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Nature's Hero

Updated: Oct 19, 2022

I created this piece using repurposed materials. The base is commercial batik fabric measuring 24 x 32 inches. For the tree I hand-cut strips of pre-owned men’s ties. I glued the strips on the base and machine stitched them in place. The leaves are made with sari silk. I cut the silk in diagonal strips, then I gathered and clipped them to create texture, and stitched them down.

I call trees “Nature’s Hero” because they benefit our planet in so many ways. Trees eat greenhouse gases that cause climate change. Their food-making process, photosynthesis, absorbs carbon dioxide from the air and stores it in its wood. Trees and plants will store this carbon dioxide throughout their lives, helping slow the gas’s buildup in our atmosphere that has been rapidly warming our planet. Also, the leaves remove the kind of air pollution that is most dangerous to our lungs: particulate matter. This pollution comes from burning fossil fuels, and can reach dangerous concentrations in cities across the world. Tree’s leaves filter this dangerous pollution, but only when they’re planted near populated areas because most of the filtration occurs within 100 feet of a tree. More trees in cities, especially in lower-income neighborhoods close to highways and factories, can reduce ailments like asthma and heart disease that cause 5% of deaths worldwide.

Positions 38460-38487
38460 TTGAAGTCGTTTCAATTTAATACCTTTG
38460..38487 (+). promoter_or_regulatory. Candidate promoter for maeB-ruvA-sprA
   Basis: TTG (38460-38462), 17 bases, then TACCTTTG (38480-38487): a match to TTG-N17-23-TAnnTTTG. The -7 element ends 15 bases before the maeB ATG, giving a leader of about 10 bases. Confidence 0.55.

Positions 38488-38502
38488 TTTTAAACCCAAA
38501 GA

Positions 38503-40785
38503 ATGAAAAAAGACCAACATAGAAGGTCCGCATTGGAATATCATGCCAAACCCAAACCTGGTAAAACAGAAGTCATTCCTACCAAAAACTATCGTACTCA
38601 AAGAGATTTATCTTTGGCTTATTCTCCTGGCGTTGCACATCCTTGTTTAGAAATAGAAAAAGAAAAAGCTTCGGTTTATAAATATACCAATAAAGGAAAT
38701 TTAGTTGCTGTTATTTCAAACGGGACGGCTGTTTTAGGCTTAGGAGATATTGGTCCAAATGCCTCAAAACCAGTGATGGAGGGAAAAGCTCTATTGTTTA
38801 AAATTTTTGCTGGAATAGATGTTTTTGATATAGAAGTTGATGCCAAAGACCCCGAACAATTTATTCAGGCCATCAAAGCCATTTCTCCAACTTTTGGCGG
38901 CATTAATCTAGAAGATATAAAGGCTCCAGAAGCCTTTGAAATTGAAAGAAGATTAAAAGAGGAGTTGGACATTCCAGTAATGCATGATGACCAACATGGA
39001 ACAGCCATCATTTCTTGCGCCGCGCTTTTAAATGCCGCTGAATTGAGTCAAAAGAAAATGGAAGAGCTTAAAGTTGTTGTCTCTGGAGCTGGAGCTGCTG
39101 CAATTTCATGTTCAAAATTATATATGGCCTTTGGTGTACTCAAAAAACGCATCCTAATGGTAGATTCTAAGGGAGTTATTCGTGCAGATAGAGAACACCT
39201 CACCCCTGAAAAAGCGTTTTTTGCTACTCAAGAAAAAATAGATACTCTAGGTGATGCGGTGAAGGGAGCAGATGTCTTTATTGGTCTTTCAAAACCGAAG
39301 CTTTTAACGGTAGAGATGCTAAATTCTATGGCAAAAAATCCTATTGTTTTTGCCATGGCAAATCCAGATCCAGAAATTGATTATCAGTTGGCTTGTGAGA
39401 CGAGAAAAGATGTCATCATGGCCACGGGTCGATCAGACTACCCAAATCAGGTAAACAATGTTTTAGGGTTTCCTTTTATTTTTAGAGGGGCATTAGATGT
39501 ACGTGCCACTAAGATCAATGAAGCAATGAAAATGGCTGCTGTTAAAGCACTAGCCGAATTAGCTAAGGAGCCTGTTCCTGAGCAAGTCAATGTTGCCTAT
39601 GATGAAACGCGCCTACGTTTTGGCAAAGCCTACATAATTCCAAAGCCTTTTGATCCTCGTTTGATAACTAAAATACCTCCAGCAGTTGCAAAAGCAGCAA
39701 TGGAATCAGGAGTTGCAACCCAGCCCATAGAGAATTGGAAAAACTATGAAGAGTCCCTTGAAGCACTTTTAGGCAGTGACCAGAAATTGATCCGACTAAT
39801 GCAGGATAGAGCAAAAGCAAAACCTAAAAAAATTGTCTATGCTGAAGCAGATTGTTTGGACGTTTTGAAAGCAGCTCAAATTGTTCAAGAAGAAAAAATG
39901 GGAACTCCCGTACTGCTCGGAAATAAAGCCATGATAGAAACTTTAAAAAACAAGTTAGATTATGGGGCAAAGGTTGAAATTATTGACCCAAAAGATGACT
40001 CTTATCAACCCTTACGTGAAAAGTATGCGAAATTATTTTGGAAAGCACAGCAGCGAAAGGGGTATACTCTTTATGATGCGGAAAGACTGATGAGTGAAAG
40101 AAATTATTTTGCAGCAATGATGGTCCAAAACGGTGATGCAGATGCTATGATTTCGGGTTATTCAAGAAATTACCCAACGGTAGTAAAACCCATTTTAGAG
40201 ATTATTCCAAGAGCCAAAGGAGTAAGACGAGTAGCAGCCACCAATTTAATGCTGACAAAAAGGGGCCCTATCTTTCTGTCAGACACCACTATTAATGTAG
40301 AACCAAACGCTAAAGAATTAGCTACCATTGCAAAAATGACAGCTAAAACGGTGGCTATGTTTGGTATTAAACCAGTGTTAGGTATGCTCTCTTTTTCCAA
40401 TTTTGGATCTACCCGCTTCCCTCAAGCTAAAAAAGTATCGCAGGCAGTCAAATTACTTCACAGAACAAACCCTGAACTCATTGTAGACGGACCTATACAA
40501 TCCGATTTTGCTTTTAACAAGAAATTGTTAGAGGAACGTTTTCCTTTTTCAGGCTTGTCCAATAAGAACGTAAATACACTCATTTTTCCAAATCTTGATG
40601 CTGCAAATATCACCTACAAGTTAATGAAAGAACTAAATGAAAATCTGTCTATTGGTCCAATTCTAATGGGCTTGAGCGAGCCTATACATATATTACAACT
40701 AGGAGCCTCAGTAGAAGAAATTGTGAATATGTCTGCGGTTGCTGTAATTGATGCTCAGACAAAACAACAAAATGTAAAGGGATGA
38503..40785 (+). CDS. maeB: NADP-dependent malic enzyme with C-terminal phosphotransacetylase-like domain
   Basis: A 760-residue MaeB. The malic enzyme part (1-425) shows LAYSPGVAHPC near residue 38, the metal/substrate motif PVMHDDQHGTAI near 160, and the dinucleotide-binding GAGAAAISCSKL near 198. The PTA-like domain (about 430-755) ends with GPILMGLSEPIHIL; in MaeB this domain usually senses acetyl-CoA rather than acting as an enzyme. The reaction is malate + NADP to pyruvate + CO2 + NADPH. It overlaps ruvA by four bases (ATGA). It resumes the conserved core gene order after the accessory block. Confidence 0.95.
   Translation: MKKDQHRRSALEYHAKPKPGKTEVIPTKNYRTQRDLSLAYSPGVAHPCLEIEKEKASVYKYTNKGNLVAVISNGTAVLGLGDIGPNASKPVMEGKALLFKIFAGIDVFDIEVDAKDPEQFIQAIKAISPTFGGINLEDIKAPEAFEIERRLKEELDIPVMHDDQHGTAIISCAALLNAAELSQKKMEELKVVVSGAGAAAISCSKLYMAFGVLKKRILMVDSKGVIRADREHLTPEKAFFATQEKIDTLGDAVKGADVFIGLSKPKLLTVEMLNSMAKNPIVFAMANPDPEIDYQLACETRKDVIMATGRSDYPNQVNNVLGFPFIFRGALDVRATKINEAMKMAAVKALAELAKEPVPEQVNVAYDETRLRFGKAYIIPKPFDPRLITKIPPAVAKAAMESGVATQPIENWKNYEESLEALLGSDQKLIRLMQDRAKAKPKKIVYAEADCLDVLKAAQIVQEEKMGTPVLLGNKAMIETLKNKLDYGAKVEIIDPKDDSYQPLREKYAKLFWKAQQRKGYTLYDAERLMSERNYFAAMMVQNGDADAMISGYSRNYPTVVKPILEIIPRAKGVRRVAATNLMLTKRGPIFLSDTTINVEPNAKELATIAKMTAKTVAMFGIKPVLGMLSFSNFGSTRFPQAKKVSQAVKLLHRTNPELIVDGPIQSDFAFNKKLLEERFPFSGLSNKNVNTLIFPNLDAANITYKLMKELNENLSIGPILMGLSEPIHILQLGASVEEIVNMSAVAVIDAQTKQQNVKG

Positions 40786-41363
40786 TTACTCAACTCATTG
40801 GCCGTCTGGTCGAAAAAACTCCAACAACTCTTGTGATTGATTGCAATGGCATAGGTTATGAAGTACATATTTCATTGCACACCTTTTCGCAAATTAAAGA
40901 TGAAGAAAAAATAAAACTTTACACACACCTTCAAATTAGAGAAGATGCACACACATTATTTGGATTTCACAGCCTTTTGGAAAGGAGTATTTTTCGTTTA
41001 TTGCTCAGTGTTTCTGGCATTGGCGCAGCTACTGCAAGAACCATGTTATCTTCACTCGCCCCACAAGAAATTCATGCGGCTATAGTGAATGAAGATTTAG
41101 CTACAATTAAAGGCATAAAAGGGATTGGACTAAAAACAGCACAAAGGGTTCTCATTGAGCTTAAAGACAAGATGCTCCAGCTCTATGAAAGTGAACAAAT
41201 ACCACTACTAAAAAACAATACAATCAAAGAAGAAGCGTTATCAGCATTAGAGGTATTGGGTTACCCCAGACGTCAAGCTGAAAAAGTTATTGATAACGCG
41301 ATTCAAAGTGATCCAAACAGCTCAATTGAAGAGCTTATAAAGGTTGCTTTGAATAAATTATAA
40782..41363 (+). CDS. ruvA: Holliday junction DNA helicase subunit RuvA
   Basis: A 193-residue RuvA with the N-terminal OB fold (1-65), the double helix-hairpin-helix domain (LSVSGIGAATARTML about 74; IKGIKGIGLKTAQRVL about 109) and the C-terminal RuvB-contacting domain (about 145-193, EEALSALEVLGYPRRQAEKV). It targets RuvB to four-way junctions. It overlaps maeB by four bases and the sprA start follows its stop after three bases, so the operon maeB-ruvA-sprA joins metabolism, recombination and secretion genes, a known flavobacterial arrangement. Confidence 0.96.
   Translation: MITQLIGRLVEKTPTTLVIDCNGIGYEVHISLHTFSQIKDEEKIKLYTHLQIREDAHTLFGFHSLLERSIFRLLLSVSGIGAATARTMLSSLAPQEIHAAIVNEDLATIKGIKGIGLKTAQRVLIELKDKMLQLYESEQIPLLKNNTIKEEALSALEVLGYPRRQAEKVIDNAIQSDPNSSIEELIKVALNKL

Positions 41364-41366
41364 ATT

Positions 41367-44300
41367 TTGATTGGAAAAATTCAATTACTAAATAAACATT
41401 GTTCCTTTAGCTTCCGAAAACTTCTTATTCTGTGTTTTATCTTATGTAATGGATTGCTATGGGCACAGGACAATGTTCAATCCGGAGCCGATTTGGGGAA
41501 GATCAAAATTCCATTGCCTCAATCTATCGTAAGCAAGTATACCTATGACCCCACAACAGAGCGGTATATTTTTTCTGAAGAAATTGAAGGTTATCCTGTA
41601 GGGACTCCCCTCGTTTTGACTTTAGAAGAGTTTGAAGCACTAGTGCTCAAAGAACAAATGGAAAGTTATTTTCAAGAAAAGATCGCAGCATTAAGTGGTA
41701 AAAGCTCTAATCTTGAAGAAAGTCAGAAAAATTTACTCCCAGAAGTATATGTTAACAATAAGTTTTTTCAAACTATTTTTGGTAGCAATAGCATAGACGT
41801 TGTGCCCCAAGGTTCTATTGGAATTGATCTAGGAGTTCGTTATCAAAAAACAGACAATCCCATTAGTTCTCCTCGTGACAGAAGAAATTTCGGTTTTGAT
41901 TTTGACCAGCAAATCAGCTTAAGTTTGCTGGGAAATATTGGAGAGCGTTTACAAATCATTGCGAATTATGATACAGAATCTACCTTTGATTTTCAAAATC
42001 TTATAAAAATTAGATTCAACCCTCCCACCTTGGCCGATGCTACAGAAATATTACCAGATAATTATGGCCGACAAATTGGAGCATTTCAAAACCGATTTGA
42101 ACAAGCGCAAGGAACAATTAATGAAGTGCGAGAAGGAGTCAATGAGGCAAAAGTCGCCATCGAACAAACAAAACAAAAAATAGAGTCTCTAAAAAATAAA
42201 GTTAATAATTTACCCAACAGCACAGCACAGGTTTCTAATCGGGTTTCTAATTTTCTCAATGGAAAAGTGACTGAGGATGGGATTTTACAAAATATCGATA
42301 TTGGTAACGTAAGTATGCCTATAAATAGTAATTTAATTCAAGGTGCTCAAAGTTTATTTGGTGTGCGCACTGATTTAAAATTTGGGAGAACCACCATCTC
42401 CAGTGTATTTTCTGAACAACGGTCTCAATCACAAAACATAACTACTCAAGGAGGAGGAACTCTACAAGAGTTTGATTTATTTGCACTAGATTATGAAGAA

A healthy tree can also boost our mental health and improve our physical health. Studies show that time in nature—like a walk among the trees in a city park or forest—correlates with a drop in anxiety and depression. And it doesn’t take a lot of time in nature for the feel the effect. When we have access to nearby green space it encourages us to move around and exercise, and can lower the potential for obesity while improving our overall health.

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